A deal was made. As a part of the deal, Jack was made a partner in Evan’s and Kenneth’s firm for one year during the transition period. The idea was to ease his clients acceptance that the brothers were indeed at Jack’s level and would offer representation that was in every way as satisfactory.
And what a year it was. Business was better than ever as the newly configured law firm doubled revenues. Life was indeed sweet. The brothers worked their tails off and earned every bit of their success Then, just shy of the one year mark, they received a certified letter that they were being sued for $500,000 for a client of Jack’s who was being sued on a land deal where he felt Jack made an error in his advise of this client.
Like John, the brothers’ thoughts turned to their insurance policy. Their lawyers professional liability insurance would cover this type of risk, right? They contacted the claims adjuster. To their shock and dismay, they learned that they had no coverage for this type. The exclusion that applied, known as “tail coverage” meant that although they had doubled their revenues, if judged against, they faced a substantial loss. In the end they settled at $350,000, of which they paid half up front. They subsequently got a bank loan to keep their cash flow in the black and ultimately their doors open.
Most lawyers and law firms are completely unaware that one hundred per cent of all insurance policies do not have coverage in cases such as John’s and the brothers’ disasters. A generalist insurance broker may have no awareness of such things, and anyway, a generalist can only offer policy holders what his or her company offers.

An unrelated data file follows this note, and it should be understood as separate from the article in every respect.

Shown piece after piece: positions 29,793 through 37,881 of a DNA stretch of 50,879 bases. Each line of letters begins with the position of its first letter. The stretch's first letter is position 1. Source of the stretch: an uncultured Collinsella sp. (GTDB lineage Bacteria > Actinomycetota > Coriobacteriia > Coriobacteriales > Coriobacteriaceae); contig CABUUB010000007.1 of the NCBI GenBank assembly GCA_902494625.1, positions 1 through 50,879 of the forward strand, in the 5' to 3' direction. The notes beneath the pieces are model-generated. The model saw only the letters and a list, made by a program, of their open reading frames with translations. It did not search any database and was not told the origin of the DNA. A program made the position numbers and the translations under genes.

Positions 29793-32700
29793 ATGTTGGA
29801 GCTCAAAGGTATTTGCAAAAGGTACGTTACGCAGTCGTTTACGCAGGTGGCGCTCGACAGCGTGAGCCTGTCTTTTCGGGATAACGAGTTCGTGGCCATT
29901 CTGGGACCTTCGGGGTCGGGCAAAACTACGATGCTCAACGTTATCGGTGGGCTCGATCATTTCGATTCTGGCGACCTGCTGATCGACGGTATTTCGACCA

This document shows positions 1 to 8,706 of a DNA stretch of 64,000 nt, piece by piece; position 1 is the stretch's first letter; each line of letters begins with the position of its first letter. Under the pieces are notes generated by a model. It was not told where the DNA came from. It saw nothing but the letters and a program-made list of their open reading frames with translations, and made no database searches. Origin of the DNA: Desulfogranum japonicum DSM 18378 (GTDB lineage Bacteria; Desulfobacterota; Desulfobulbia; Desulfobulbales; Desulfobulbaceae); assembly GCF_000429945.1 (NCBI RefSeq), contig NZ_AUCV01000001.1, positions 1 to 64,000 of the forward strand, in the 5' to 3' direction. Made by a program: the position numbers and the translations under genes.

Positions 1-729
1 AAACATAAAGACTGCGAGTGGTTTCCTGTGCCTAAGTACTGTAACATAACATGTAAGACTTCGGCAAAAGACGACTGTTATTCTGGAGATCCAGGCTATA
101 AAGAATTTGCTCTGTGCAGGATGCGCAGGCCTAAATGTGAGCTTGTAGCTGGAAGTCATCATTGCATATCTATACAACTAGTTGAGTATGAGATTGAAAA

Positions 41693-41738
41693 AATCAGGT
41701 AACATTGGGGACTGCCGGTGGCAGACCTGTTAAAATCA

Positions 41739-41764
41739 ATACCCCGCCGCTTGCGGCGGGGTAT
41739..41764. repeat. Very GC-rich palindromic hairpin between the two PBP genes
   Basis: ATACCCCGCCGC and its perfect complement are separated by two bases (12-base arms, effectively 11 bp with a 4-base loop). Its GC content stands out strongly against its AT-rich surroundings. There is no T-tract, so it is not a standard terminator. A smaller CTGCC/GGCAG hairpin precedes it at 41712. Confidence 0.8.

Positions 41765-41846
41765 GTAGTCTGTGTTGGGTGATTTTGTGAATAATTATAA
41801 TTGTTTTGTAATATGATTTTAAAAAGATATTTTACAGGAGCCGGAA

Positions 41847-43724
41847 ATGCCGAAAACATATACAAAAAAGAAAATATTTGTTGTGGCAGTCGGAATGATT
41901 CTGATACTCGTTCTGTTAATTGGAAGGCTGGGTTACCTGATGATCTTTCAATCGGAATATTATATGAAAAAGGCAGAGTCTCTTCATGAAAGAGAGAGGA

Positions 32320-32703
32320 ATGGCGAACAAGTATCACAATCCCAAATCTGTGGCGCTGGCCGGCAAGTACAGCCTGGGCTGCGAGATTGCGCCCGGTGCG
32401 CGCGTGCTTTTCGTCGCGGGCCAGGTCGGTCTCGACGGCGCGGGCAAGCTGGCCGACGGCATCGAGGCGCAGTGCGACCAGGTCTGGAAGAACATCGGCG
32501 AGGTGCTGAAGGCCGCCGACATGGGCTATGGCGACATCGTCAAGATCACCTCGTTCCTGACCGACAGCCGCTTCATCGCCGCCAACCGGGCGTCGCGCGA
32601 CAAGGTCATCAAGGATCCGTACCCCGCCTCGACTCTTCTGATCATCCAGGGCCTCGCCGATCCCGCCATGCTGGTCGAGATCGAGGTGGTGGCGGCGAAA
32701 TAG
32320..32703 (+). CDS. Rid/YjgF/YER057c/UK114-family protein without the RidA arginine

The thinking may be that such losses are unlikely to happen to ourselves or if they did, they’re sort of inevitable. In other words, there’s nothing you can do — just roll with the punches and take the hit. Neither thing is true.
The Specialist Knows the Insurance Companies
The legal insurance specialist knows and understands about such things, and not only is aware of how to add on such coverage so the client firm will be completely protected, but also knows exactly which insurance companies offers such add-ons.
Back to our medical comparisons. Again, heart surgeons. There may be hundreds of heart surgeons around the country, but the top surgeons work out of about five primary hospitals known for their premier heart surgeons. In the same way, as a law-firm insurance specialist, I’m aware of each of the top insurance companies and the specialties that each one offers.
The surprise for most lawyers is that this kind of coverage is extremely affordable. The problem is not that such coverage is cost prohibitive; the problem is lack of knowledge and lack of awareness.
If you find you do not have this coverage, you are well within your rights to fire your generalist insurance broker. It’s your livelihood at stake.
Leverage and Respect
When I become aware of these kinds of coverage needs, I go to the top insurance companies and bring it to their attention. Working as a liaison between insurers and customers, I suggest how they can better serve their policy holders. Top specialists have the leverage and the respect of the insurance companies who can then write specific add-on products for that are tailored to lawyers and law firms. You will never have this kind of specialized service from an insurance generalist. Can you afford that kind of risk?